Tuesday, March 30, 2010

The Gun Nut Goes Too Far....Maybe

Okay, so maybe I was a little rough with Bushmaster over the ACR. The truth is that I've wanted one since I saw it on Future Weapons about two years ago. Unimpressed with piston-op ARs I'd seen in the gun rags, I was looking for something new and interesting. I *almost* bought a Sig-556, but then the reviews on it were so-so. Throw in a proprietary trigger that isn't very good, and it looked like I could spend $1350 in better ways, and I ended up with an M&P15 which was well under $1000. But the ACR (Masada at the time) used AR triggers, so if the stock one wasn't what you wanted, there were already lots of affordable replacements in production. Add in that the Masada used cheap and plentiful M-16/AR15 barrels, you could have it in whatever length you wanted in seconds.

According to some vague postings on the interwebs, which I know is a fantastic source of information, the ACR no longer accurately reflects what Magpul was trying to accomplish. The current ACR uses proprietary barrels, and if I read the article right, it also uses proprietary triggers, so good luck customizing either of those things without spending MORE money with Bushmaster. As if $3061 wasn't enough. I also read that there is no longer an option for an AK-47 lower that took cheap AK mags. Originally, converting your ACR to 7.62x39 and shooting cheap steel case commie ammo would only require spending the cash on a barrel, bolt, and plastic magazine well. The original design was brilliant! And it isn't like Magpul was pulling these ideas out of a hat. They had working prototypes that had these features. Bushmaster has just decided that these revolutionary features---features that would justify spending the money on the rifle---were not necessary. In short, it would appear that Bushmaster has re-engineered the ACR to be not as good, but more expensive, and at the same time made it so you have to keep spending money with Bushmaster if you want to achieve what Magpul said they could do for the pittance of $1500.

Maybe $1500 was not a good estimate. Maybe injection-molded plastic parts cost a lot more to make than I think they do. Certainly start-up costs have to be covered and they'd need a lot of stuff to start making ACRs. But as Magpul had it designed, the ACR could have been built with a lot of stuff that Bushmaster already had lying around. That certainly would have kept costs down. Or at least I think it would have.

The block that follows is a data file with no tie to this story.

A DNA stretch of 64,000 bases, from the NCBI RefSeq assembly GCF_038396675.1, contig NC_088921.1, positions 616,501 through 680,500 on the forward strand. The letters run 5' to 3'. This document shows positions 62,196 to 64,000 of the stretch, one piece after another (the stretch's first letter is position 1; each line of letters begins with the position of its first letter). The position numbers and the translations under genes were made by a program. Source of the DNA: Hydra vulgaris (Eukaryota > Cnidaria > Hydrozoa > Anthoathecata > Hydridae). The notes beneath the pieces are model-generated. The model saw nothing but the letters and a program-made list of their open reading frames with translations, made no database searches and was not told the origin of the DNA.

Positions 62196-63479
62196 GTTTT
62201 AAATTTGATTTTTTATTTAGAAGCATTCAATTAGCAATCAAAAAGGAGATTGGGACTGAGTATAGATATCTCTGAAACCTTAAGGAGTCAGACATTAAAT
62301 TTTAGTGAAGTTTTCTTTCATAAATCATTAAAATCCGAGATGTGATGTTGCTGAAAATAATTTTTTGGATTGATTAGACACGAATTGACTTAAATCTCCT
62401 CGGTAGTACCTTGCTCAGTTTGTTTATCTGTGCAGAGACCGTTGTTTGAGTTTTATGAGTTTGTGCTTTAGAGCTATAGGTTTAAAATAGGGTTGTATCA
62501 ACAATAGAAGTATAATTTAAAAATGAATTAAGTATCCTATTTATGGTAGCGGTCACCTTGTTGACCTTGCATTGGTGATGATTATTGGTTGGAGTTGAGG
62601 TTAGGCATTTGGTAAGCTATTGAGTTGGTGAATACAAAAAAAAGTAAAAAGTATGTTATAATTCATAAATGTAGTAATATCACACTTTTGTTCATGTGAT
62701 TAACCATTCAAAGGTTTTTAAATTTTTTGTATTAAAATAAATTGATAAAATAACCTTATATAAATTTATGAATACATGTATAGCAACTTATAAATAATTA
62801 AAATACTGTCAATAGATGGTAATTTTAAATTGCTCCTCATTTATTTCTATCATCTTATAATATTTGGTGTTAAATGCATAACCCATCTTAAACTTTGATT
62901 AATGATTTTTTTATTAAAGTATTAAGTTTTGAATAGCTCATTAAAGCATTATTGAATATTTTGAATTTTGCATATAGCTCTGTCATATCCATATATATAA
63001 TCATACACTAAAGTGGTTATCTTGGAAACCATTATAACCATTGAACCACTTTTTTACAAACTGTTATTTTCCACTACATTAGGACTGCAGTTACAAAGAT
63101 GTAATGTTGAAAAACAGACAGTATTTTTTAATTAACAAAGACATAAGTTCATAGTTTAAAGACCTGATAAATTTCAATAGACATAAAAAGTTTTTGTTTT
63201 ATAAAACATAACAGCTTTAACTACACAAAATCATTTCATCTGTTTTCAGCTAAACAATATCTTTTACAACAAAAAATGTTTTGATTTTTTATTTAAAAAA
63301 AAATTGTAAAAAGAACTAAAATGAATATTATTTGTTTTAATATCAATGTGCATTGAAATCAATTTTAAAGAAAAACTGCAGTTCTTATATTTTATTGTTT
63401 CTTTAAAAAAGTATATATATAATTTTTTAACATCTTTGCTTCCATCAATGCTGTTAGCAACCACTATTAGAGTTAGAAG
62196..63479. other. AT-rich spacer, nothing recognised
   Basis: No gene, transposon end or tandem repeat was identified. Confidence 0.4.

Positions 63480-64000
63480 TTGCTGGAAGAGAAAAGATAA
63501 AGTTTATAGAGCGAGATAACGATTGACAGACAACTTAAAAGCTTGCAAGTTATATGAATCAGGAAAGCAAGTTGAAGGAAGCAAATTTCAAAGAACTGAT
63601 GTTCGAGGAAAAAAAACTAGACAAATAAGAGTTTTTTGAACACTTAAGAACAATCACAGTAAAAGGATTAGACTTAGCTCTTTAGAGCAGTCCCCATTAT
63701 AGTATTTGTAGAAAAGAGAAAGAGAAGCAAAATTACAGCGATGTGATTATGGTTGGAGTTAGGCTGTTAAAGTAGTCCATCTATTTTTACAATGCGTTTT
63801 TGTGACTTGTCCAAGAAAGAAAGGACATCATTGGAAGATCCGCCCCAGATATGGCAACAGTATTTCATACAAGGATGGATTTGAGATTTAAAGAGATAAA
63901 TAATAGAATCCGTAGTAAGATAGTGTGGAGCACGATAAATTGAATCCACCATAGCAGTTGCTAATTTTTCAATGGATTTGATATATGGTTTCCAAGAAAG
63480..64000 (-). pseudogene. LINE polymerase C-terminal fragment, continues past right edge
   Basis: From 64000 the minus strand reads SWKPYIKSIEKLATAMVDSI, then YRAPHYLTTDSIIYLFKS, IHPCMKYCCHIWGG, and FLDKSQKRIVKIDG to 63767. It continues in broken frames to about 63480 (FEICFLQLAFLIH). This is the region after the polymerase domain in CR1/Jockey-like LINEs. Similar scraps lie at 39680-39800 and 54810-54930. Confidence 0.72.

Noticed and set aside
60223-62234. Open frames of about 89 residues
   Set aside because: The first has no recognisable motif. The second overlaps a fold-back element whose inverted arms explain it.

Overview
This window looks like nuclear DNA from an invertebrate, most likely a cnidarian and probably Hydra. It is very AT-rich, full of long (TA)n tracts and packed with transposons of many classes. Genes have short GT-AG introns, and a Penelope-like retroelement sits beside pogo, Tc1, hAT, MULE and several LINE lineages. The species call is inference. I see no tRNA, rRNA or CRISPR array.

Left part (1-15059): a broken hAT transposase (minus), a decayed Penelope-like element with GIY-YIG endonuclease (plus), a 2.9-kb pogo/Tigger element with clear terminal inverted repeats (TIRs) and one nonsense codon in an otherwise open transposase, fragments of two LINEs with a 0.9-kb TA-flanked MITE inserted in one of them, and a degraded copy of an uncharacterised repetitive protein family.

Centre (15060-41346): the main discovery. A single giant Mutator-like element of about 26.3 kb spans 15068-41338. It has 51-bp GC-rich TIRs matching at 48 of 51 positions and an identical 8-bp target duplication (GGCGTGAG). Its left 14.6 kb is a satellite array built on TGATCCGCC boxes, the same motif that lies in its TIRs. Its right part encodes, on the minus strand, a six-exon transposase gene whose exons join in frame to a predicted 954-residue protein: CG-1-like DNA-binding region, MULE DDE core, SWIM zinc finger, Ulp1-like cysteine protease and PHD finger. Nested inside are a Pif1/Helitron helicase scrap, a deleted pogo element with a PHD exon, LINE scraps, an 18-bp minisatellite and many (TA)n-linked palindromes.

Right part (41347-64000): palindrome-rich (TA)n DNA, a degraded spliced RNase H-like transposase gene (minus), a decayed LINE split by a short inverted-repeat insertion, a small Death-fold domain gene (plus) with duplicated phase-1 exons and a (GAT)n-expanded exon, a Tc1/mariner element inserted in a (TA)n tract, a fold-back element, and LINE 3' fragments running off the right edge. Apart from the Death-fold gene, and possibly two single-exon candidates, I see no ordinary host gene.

At any rate, the ACR is still at least interesting, even if it isn't revolutionary anymore. If prices do ever drop down below $2000, I'd at least think about getting one. But right now it looks like the SCAR-L is going to be more affordable--which is shocking because FN hates civilians almost as much as H&K does.

And while we're on the subject of expensive 5.56 toys, the MSAR and FS2000 both used to retail at or above $2000, which I think is about the ceiling for 5.56 prices. For me anyway. But those two guns offer meaningful departures from the AR platform, while still using cheap AR mags. Now that MSAR E4s are down to $1400, I'd think about one. FN still wants around $2000 for their bullpup though. They're definitely worth it if you need a short 5.56 but can't get an SBR.

As for me, yeah, I'll think about an ACR, but only in a few years if the price drops dramatically. $3000 is just way too much to spend on a toy gun. I'm not a super duper Modern Warfare 2 operator. I don't spend my weekends running secret ops against communists in Paraguay. If I get a rifle like this, the closest it will get to combat is wasting zombie-shaped cardboard targets. It might even go camping with me and fend off a 40lb coyote. Maybe. Then again, my $450 AK-74 does that pretty well already. And for $3061, I could get about 21,600 rounds for my AK. Or I could get a used motorcycle. Or put a downpayment on a house. Has Bushmaster gone too far?....or have I?

2 comments:

Huey148 said...

Nice post, good stream of thought you put down here.

Yeah, Bushy took a great idea and product from Magpul and slapped it around and ran the price up...shame..

Got a M&P15 to, bought the patrol carbine (stock AR build) but eventually put all Magpul furniture on it and turned it into the MOE edition...shoots just fine..

The Flatland Gun Nut said...

The thing that keeps me away from the $1500+ piston operated ARs is that I don't think they offer any meaningful advantage over a DI AR. Yeah, DI runs dirtier, but I run 90-120 rounds of Wolf through my M&P15 at a time and in almost two years now, it has malfunctioned exactly zero times. I've got about 1250rds of Wolf through my M&P15 with no issues, as well as a further 600 or so random brands of brass cased stuff. No problems of any kind so far.

In the big Army test that the M4 "failed" it achieved something like 98.2% reliability, while piston ops like the XM8 and H&K416 were like 99%. So you can pay $600 extra for a piston that does keep your upper cooler and cleaner, but only represents about a 0.8% improvement over a DI gun. Everything eventually fails. Everything.

The Masada would have been revolutionary in addition to being super cool looking. Now it's sort of a super cool looking piston op AR. My $3061 will probably go toward an MSAR, a Flaming Pig flash hider, and several thousand rounds of ammunition. Or a house if my wife wants to go that route.

I sure would have liked to own a Masada though.